Sometimes, we'll say that the strike zone changes. It changes because Major League Baseball redefines it, or because umpires subtly and collectively shift on their own over time, or for the situation at hand, or based on the way that the catcher receives the ball. The strike zone is a social construct of a social construct, and it's even squirrelier than you think. Want to try calling pitches? Okay, I'm going to show you five pitches and tell you whether I believe they're a ball or a strike. You call the sixth and seventh.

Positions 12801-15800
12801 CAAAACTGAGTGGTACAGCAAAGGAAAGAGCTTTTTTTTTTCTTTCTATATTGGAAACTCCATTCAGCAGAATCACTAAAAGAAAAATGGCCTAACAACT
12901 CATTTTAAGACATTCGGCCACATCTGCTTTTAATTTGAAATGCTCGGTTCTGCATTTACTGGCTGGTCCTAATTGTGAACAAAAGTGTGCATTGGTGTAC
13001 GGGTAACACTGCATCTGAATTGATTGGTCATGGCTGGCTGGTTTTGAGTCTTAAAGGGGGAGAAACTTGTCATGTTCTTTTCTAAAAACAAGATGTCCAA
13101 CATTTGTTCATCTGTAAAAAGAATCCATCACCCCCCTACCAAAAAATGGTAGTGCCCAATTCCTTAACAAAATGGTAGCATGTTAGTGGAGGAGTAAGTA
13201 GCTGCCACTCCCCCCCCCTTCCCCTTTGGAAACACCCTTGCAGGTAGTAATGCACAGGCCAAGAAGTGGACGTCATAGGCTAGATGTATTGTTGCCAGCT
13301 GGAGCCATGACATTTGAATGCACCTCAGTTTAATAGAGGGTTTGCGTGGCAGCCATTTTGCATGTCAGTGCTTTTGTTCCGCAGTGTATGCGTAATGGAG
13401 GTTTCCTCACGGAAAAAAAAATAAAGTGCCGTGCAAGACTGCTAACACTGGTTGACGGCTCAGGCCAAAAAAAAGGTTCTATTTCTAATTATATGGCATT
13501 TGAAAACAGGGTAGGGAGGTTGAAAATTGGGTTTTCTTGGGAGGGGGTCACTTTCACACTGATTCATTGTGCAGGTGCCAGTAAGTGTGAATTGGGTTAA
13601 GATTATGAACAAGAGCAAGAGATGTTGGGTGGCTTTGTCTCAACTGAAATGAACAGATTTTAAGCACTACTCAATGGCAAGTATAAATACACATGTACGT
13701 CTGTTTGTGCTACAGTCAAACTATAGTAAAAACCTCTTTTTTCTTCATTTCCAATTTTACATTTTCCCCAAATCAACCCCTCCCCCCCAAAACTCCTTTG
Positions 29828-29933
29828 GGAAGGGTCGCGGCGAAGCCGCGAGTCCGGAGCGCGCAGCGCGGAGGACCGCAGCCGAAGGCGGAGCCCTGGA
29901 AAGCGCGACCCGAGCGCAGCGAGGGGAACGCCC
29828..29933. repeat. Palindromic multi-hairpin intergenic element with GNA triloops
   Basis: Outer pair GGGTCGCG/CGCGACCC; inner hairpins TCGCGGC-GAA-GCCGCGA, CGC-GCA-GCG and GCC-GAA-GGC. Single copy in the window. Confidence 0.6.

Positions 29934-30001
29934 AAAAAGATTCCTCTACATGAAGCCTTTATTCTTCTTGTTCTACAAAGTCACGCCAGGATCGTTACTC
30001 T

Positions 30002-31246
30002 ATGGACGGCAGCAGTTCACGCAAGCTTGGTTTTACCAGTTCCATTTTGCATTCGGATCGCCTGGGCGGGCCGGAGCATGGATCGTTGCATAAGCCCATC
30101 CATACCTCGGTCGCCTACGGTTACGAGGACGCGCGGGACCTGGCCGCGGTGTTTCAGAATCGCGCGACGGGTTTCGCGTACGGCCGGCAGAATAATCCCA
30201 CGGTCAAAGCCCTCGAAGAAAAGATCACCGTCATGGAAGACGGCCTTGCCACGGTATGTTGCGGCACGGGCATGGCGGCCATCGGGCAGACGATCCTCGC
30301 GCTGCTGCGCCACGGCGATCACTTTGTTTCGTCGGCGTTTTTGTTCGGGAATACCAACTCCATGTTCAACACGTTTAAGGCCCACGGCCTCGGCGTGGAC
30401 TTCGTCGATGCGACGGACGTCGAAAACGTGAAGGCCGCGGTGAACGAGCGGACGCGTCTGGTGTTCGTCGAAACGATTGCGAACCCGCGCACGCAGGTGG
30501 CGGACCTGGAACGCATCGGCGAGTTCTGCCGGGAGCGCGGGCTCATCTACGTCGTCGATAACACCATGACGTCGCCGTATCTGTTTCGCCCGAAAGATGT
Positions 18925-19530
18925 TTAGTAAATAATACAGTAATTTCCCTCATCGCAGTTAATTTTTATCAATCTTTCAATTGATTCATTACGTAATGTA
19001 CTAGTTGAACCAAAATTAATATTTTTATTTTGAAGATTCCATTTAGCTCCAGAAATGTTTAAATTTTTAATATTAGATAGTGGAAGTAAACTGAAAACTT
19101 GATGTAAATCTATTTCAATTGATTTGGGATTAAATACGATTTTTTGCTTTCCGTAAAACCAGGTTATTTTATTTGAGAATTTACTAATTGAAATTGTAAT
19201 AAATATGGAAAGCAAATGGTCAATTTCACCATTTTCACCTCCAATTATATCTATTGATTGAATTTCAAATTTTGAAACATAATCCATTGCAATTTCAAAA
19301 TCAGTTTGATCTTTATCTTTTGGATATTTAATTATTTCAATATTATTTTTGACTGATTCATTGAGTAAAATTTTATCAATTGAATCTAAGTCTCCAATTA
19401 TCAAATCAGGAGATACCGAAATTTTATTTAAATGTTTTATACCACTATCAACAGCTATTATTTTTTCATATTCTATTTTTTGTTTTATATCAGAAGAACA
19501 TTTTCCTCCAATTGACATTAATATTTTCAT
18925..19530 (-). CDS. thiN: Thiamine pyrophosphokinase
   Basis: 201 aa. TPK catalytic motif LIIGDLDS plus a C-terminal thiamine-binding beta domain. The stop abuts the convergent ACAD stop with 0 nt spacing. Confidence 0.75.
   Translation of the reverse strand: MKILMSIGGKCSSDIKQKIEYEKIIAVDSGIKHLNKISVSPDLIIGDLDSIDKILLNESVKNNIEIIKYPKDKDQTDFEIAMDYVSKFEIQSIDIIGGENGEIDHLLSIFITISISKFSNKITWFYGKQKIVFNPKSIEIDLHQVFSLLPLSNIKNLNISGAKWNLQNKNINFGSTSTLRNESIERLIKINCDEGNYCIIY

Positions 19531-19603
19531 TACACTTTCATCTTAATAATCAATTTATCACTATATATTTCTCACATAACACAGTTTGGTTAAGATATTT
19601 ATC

(Keep in mind that this particular umpire is unusual but not unpredictable. Also: This post is a riddle.)
1. This pitch to Shin-Soo Choo is a ball, low.
2. This pitch to Adam Loewen is a ball.
3. This pitch to Wei-Yin Chen is a ball.
4. This pitch to David Lough is a ball.
5. This pitch to James Loney is particularly difficult to call; right now, it's a strike, though before 1996 it would not have been .
6. What about this pitch to Brandon Belt?
7. And this one to Tulo?
Answers below. It's a riddle!
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The pitch to Belt is a strike. The pitch to Tulo is a ball.